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Wednesday, February 11, 2009

Raised Bed Garden Map

I strongly dislike weeding. Have I mentioned that tidbit yet? I mean, we're bordering on hate here. That is how much I don't like to weed. So I found the best solution to this problem to date. I raised all my garden beds. Yup, you heard me (sort of), I raised those little stinkers up and now life is good. I originally used some old stuff I had laying around, old shelving, that kind of stuff. Then it fell apart, so I rebuilt them and used 2x12 lumber. See, I am always learning. It is a process in my world. This last year I expanded the 7 raised beds to 12 raised beds. The edge if each bed is set on weed cloth (love that stuff:) and the center part is dirt all the way down and beyond. No weed cloth inside the beds, just in the path areas. I then used bark to make these paths prettier and viola, I have ease and convenience. I like those two things together. I still weed, but given my slight case of OCD, I now can weed to completion, one bed at a time. This works way better for my "issues". I have a map here of the set-up I use, (I got the map idea from Dave at as hand drawing one didn't seem too interesting for my one reader to look at). I have now had this raised bed garden in use for 4 years and I can tell you it has freed me, literally. It is also a fantastic way to garden if your soil is less than ideal. You can mix up any kind of soil your little heart desires.
I originally filled them with pure compost on the recommendation of the local certified organic gardener. She doesn't work outside of the home. Lesson learned: Don't copy people with way too much time on their hands, garden wise. I couldn't water it enough to keep it wet. Year two, I added Miracle grow garden soil to the compost in each bed and they held just the right amount of water to keep things alive nicely. I still amend the soil every spring and between spring and fall plantings, but life is definitely easier. Next spring I will add custom drip systems to each bed. Lesson learned #2: water is at a premium in dry Idaho. I have used sprinklers on timers but watering the paths seems senseless to me, well-water or not. So in keeping with the spirit of conservation, onto the next project.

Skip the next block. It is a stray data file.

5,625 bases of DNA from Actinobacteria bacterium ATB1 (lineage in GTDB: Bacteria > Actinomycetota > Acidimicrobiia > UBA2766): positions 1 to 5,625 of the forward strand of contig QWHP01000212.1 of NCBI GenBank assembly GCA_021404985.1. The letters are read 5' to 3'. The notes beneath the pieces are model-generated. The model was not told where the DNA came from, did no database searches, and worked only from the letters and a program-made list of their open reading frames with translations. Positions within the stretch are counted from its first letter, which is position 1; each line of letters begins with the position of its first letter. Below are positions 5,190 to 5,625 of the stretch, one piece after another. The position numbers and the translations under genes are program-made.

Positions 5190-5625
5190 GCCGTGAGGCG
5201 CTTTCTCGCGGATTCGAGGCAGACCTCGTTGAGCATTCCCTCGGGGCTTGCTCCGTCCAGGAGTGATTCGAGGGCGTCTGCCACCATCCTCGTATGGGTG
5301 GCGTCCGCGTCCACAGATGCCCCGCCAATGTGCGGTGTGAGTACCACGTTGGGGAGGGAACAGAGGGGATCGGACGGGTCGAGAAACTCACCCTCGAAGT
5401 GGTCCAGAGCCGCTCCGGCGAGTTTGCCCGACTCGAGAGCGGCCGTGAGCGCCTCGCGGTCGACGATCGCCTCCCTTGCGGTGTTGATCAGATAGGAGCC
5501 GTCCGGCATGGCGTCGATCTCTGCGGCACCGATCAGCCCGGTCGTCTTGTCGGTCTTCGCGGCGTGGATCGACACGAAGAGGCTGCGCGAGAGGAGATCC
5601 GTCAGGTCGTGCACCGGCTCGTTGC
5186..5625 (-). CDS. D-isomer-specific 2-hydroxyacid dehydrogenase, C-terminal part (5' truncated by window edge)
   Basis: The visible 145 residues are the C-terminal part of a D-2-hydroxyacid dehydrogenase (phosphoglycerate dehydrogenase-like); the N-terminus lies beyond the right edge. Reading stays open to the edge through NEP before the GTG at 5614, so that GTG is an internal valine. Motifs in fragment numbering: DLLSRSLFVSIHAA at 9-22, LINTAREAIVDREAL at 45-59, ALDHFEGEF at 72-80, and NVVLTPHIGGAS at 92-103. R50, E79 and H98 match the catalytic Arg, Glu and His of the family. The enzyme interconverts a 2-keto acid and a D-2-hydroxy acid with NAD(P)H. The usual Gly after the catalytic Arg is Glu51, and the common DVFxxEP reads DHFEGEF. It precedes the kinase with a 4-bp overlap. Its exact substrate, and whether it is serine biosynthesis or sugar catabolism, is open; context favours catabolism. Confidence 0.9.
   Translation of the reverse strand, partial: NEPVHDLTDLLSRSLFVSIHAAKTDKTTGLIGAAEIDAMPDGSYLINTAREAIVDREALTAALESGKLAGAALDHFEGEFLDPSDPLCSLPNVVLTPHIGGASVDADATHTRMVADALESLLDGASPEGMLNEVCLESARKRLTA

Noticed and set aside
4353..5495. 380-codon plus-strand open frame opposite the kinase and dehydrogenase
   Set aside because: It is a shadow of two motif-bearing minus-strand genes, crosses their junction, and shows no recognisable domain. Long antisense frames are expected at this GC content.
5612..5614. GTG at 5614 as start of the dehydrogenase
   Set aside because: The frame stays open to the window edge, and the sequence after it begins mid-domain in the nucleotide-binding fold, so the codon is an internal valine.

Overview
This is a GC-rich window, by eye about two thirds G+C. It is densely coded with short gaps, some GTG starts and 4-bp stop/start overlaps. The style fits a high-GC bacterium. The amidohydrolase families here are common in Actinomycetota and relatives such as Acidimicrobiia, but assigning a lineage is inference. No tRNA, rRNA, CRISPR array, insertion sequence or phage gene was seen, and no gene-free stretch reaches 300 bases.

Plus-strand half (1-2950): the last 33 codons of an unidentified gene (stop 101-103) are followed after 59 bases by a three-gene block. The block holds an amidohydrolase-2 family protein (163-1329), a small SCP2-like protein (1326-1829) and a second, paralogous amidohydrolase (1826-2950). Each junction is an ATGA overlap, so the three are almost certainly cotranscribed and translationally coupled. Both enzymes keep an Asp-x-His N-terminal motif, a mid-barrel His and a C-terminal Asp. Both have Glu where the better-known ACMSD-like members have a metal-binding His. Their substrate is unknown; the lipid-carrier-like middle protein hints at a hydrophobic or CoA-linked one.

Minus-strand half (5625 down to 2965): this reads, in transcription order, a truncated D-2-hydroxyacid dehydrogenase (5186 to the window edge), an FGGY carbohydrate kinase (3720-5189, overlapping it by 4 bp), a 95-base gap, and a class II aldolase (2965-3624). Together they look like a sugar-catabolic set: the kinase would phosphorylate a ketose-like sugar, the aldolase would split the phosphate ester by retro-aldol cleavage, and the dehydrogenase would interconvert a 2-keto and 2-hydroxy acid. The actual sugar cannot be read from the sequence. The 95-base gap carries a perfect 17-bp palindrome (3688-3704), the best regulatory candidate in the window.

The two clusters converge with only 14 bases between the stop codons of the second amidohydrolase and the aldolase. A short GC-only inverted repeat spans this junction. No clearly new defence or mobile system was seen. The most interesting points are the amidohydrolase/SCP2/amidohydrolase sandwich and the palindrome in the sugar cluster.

The beds vary in size from 4x10 (a little too big), down to 40"x48". The six in the center are roughly 3x6 and that seems to be the best for me.
I can't recommend a more efficient method of gardening for a variety of reasons. There are some things that I don't think grow very well in beds like these but not many. We will be adding a 100'x40' row garden in the north field this coming year because my husband thinks I don't have enough to keep me busy now. In this nightmare to be (remember I dislike weeding), we will grow corn, melons, cucumbers, etc. Things that get unruly in neat and tidy raised beds. It may also be the only year for the row garden. We will see how much Doyle likes to weed.


  1. It looks good! Thanks for the link. I used soaker hoses connected with remnant hoses. You can get male and female connectors and cut hoses to whatever size you need. I've used composted cow manure, grass clippings, newspapers and anything else organic to fill the beds and they stayed pretty moist. The composted cow manure retains pretty good moisture! I'll be doing the same as you with corn and the unruly stuff.

  2. Dave- Do you have to manage the pressure at the main spigot? I wasn't sure about that part. I know I should as all spitgots on my property are of the frost free variety and water pressure is very good, just wasn't sure what others did to remedy this problem. Any advice would be great. PS- as I learn this blogging stuff, I will be able to hide the actual link, I think, and just have your name underlined. Everyone else seems to be able to do it, just a click away. I learn more everyday. Thanks for reading. Blogs are my inspiration for a lot of what I do around here.
    Have a great day! Heather


Thank you for your ideas, suggestions or greetings. I love to hear from you and read them all.

About This Blog

We started this blog in Feb. of 2009 to help us stay motivated and to track our progess in the garden. We live on 5 acres surrounded by Idaho farmland. We have wildlife galore and are attempting to attract more in the bird catagory. This is our journal. Welcome!


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